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Higgins takes stand in Lehrmann defamation case

Brittany Higgins is giving evidence in the case brought by Bruce Lehrmann against Network Ten. (Bianca De Marchi/AAP PHOTOS)

By Jack Gramenz and Miklos Bolza in Sydney

BRUCE Lehrmann says he paid a late-night visit to Parliament House to avoid getting his then-girlfriend out of bed on the night Brittany Higgins alleges she was raped there.

A barrister for the broadcaster Lehrmann is suing says the former Liberal staffer has provided various lies on the subject.

He was criminally charged in August 2021 in relation to Ms Higgins’ allegation that she was raped in the parliamentary office of senator Linda Reynolds in March 2019.

Lehrmann denies the allegation, and his criminal trial in the ACT Supreme Court was derailed by juror misconduct.

Prosecutors did not seek a second trial, citing concerns for Ms Higgins’ mental health.

Lehrmann is suing Network Ten and journalist Lisa Wilkinson in the Federal Court, claiming their interview with Ms Higgins on “The Project” in February 2021 defamed him.

A deliberate, conscious and careful decision was made not to name Lehrmann in the report that Ten’s barrister Matthew Collins KC says was not about him.

The theme of the program and most of its time was devoted to exposing alleged inadequacies in how Ms Higgins’ allegations were managed by the previous government, Dr Collins said.

The public interest in the report was “amply demonstrated” by following events including a review into parliament’s workplace culture, which reported in November 2021.

Lehrmann had been criminally charged by then but did not read that report.

But he heard then-prime minister Scott Morrison apologise to Ms Higgins in his “stupid parliament speech” months later, he told the court on Tuesday.

Dr Collins said Lehrmann had given a range of lies about his reasons for being in Parliament House with Ms Higgins after the pair had been out drinking.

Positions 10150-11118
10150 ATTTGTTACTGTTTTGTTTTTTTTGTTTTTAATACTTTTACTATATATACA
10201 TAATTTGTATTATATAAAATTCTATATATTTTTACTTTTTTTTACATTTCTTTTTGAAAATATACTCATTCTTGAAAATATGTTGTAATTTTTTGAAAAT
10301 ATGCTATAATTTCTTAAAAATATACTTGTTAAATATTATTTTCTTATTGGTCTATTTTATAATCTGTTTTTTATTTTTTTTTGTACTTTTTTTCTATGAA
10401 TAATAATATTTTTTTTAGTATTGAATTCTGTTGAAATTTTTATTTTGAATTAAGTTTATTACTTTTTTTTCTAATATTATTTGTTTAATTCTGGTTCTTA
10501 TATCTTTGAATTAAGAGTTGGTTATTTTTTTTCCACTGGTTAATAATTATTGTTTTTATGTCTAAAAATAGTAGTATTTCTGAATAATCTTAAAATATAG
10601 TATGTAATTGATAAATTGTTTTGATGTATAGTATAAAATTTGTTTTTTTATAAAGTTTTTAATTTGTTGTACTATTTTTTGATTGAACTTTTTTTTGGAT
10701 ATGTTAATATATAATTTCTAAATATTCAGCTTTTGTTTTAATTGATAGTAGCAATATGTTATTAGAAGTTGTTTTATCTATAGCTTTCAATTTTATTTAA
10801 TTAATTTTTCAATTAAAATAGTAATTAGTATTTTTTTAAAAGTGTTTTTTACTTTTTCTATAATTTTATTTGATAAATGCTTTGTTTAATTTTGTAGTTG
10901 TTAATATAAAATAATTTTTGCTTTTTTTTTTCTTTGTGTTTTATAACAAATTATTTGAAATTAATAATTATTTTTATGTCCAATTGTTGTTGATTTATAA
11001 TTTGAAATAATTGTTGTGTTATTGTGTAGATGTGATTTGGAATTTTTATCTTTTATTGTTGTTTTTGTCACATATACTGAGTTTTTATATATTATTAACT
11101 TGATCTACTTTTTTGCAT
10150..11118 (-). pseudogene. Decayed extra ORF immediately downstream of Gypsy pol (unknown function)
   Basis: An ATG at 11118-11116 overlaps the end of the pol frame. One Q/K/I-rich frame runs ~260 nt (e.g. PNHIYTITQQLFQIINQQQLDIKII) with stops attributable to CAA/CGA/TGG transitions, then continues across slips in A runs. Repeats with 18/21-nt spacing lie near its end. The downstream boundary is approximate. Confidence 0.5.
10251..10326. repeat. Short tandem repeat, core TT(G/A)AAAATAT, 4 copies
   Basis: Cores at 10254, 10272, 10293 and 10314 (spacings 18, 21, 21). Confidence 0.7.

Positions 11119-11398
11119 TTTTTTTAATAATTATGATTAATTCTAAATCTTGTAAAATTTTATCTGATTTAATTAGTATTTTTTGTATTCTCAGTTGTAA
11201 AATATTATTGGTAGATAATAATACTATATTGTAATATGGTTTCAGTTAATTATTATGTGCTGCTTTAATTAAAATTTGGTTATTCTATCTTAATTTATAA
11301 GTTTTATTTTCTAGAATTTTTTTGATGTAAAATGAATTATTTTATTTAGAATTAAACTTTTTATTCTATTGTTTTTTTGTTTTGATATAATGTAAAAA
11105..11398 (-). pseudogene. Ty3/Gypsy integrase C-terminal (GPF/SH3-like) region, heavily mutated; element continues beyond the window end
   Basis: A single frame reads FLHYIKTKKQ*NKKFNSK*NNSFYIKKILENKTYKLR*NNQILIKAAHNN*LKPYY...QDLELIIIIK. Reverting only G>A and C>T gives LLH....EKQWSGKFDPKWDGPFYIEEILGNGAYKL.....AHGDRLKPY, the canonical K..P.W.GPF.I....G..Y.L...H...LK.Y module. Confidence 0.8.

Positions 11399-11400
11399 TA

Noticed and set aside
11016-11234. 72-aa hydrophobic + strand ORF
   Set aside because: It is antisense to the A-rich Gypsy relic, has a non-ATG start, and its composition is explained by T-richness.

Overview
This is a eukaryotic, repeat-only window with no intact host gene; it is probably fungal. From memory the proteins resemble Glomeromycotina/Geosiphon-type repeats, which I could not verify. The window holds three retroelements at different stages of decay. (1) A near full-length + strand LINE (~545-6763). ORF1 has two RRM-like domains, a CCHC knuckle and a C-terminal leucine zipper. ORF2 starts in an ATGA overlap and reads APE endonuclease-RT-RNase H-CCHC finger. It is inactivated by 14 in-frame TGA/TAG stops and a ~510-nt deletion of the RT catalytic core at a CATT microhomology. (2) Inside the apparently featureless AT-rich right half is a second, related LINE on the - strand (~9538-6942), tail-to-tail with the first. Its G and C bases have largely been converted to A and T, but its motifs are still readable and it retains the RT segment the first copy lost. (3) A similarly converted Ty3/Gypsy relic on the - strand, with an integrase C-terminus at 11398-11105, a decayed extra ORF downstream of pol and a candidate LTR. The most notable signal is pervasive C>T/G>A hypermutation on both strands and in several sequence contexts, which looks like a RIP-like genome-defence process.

It came after Lehrmann finished a four-day stint in the witness box on Tuesday afternoon, when his barrister asked him why it was so important to go back to Parliament House to get his keys as he had claimed.

Bruce Lehrmann is continuing to give evidence in the defamation trial over a report on The Project. (Bianca De Marchi/AAP PHOTOS)

Lehrmann cited the cumbersome nature of getting into his building, which would have required his then-girlfriend to get out of bed.

“Did she know you had ‘kicked on’, to use your expression,” Justice Michael Lee asked.

“I’m not sure, I can’t remember now, Your Honour,” Lehrmann responded.

In addition to the broadcast program, Lehrmann alleges Wilkinson acted in a “high-handed and reckless manner” and prejudiced his approaching trial in a speech she made at the Logies in June 2022.

Lehrmann later gave interviews with rival media company Seven Network and said the Logies speech and the associated delay afforded his lawyers the opportunity to dig deeper.

He disagreed when Wilkinson’s lawyer Sue Chrysanthou SC suggested he thought the delay saved him from conviction, and maintained he had been prejudiced.

Lehrmann said Seven Network paid for accommodation in locations where the filming took place, but told the court he did not know how much it had cost.

Ms Chrysanthou said the payments were to continue from June this year until June 2024.

Lehrmann has settled separate defamation proceedings against News.com.au and the ABC over their reports about Ms Higgins’ allegations.

He is also before a Queensland court accused of raping another woman twice in Toowoomba in October 2021.

An attempt to maintain the suppression of his identity following law changes in Queensland was rejected in court, with Lehrmann’s interviews on Seven’s Spotlight program sinking his bid to keep his name out of the headlines.

He has not yet entered a plea but his lawyers have indicated he denies the charges.

Ms Higgins watched on as Dr Collins and Ms Chrysanthou set out the defence cases on Tuesday afternoon before briefly stepping into the witness box, describing how she began working in politics after campaigning at university.

“I wanted to work my way up the ranks,” Ms Higgins said.

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